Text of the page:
What advice would you give to those aspiring to work in science and science policy?

I would offer three pieces of advice. First, with respect to science policy, I think it is important to be a scientist before starting a career in science policy.  By immersing yourself as a full-fledged member of a scientific community, you will develop a real appreciation of the challenges of funding, publishing, tenure processes, mentoring students, university governance, and the like.  That kind of rich and deep appreciation of the realities of the scientific enterprise will help you make better decisions about how to manage it, protect it, and how to change it. It will keep you from making naïve decisions and help you tell valid claims from facile ones.  I didn’t spend a long career as a research scientist, per se, but I draw on what I learned as a scientist virtually every day at the Office of Science and Technology Policy.

Second, don’t be afraid to take risks even if your peers aren’t supportive. Follow your heart and passion. Be willing to jump into jobs that sound exciting for you. Also, don’t be afraid to leave a job that isn’t a good fit. But, never burn a bridge. You will be surprised what a small community we work in.

And last but definitely not least, your soft skills are at least as important as your hard skills. This is true in science policy in particular, but also in life in general.

What should be the future priorities for scientific research in the U.S.?

We need to solve our climate issues.  We have to protect this planet; it’s the only one we know of that is habitable.  We have to do it not just for humans but also for the all the other creatures who can’t do it for themselves.  Scientists and technologists have especially important roles to play in saving the planet; we have sounded the alarm and we are working to find solutions. But we need to up the ante in developing innovations for emissions mitigation, increase research in how the planet is reacting, and understand how non-human life will evolve or die out in response. I’m really pleased to see that so many smart, young scientists are taking up this challenge.  They give me hope.

How can the U.S. ensure that it continues to play a leading role in scientific discovery?

The scientific processes that have served us well for centuries can serve us well into the future.  This includes both the scientific method of research but also the peer review processes for funding and publishing. Peer review is an essential arbiter of scientific quality, validating the promise and quality of research.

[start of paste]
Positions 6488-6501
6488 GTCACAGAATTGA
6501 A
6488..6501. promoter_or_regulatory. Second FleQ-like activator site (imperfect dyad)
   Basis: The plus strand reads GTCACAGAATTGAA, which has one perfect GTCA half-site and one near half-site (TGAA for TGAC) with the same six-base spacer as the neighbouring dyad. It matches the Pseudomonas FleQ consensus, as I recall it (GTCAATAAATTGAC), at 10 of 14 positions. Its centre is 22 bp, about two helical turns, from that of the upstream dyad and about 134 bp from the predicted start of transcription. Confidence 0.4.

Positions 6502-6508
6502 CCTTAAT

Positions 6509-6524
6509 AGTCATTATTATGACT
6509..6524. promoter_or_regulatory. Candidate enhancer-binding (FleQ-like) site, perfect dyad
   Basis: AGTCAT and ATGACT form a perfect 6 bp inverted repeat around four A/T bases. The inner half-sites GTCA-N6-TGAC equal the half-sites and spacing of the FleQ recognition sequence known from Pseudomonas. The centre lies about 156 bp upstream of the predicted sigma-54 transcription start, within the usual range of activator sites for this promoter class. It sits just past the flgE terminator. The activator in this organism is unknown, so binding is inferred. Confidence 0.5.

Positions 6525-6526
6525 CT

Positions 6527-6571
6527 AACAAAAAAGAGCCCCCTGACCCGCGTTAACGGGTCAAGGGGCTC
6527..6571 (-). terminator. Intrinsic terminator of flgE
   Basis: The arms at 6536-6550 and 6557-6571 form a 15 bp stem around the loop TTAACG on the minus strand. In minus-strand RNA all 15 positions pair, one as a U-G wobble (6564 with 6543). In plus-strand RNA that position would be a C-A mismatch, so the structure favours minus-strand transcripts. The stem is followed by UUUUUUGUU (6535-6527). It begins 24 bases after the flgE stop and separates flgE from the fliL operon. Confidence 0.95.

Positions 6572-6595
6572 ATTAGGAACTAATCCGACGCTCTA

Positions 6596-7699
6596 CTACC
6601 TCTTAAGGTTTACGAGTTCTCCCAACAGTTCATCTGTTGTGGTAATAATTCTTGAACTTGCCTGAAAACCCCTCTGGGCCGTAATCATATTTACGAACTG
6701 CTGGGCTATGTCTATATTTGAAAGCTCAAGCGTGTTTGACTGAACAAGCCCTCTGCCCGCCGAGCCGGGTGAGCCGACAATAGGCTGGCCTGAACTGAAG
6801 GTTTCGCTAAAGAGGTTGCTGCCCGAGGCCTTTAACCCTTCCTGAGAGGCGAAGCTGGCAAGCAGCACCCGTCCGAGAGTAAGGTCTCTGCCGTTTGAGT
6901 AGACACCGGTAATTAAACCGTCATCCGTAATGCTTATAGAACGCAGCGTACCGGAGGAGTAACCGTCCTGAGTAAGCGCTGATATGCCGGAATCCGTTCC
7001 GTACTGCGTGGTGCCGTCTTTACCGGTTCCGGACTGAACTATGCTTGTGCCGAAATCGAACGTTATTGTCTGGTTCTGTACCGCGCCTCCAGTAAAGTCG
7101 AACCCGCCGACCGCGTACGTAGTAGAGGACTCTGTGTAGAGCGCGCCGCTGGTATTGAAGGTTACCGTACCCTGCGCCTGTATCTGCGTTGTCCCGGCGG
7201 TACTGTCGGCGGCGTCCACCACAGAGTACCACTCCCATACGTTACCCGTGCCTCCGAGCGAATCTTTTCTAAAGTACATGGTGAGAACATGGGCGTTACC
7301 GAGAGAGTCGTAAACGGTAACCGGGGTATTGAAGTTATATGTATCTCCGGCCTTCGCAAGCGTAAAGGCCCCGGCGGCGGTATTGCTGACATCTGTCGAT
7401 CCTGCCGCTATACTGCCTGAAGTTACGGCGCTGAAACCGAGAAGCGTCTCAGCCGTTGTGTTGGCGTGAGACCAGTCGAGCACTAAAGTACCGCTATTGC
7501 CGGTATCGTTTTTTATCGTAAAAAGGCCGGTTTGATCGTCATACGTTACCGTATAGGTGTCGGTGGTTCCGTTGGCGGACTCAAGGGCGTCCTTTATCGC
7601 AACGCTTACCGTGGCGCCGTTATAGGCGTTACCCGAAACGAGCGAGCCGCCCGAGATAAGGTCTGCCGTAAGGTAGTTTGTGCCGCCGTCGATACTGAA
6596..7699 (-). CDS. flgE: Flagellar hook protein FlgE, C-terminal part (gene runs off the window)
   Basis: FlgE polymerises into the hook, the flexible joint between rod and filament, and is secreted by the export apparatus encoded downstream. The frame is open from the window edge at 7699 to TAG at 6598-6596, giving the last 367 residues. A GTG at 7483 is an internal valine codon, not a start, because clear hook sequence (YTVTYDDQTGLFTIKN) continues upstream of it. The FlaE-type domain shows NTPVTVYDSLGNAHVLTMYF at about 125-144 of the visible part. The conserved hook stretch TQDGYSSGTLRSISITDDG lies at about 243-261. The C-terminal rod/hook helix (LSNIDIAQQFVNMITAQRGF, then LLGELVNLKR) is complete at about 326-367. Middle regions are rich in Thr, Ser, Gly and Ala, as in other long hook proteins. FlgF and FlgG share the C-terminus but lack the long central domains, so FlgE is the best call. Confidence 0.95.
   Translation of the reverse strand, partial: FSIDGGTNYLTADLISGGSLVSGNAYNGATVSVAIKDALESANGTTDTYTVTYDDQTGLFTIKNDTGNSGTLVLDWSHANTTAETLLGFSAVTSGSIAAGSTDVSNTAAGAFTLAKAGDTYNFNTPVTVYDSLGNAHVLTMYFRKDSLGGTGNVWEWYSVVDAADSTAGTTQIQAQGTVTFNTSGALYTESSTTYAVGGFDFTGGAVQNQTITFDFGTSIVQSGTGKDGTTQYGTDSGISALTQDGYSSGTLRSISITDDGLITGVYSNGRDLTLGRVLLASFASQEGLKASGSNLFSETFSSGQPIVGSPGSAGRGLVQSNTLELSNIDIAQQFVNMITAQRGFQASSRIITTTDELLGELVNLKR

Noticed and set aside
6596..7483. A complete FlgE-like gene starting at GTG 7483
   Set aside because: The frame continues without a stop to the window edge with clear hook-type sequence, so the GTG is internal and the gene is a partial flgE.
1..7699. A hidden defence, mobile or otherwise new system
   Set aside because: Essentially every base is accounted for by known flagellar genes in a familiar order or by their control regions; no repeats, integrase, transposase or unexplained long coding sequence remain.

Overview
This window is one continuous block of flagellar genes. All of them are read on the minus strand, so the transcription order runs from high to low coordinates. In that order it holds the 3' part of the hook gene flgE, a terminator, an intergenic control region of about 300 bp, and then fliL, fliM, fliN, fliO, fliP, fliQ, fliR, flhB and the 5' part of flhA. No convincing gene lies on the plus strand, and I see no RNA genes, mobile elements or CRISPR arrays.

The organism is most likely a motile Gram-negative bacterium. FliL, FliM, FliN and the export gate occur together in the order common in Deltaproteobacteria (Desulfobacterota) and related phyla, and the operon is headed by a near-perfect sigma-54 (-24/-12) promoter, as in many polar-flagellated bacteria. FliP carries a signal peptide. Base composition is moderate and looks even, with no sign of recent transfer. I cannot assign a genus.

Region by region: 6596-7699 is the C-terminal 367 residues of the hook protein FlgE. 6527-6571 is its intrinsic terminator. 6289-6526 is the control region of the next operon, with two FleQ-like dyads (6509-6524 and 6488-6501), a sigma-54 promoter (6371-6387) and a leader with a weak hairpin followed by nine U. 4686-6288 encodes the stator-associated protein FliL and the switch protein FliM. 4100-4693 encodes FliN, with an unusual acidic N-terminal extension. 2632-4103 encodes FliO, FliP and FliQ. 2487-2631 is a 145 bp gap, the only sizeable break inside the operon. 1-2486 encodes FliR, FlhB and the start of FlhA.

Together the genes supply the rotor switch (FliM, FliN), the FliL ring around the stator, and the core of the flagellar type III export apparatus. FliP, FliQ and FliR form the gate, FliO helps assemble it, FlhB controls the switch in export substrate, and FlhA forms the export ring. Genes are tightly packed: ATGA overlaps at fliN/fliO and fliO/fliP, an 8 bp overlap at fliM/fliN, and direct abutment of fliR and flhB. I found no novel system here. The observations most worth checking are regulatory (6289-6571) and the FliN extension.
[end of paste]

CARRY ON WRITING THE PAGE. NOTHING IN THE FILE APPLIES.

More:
Most government budgets are justified based on efficiency and foreseeable benefits, investment by investment.  That can’t be the only consideration for a cutting-edge, scientific enterprise.  Some of the best basic science happens when people pursue their best ideas, even if they are risky or don’t make sense to many nonscientists, and even if we don’t know exactly where they will lead us.  No one knew early on that studies of atomic physics would lead to the Global Positioning System or that studies of the nature of light would lead to lasers and, through those, to much of modern electronics.

As a whole, American scientific investments have yielded the greatest payoffs and the best scientific enterprise in the world.  That didn’t happen by predicting the practical payoff of each inquiry; it happened by funding the best scientific ideas as recognized by other scientists, and understanding that some would not work.

There’s a flip side to this.  Scientists can’t just preach that non-scientists need to leave them alone.  That won’t build trust.  In fact, it builds suspicion; it makes us seem arrogant.  And, it makes people think that we just want their money and no accountability.  We need to engage, participate.  Talk about our work with our neighbors.  Join community groups.  Allow people to question us.  Run for office.  The ethos of science is service and truth.  We need to hew to that and not isolate ourselves from the society we serve.

What discovery do you hope is made in your lifetime?

I’m selfishly hoping for cures for Alzheimer’s disease and cancer, which have devastated so many of our friends and loved ones.

Thank you to Dr. Dickinson for her time and answers! Be sure to follow her on Twitter @tamara44.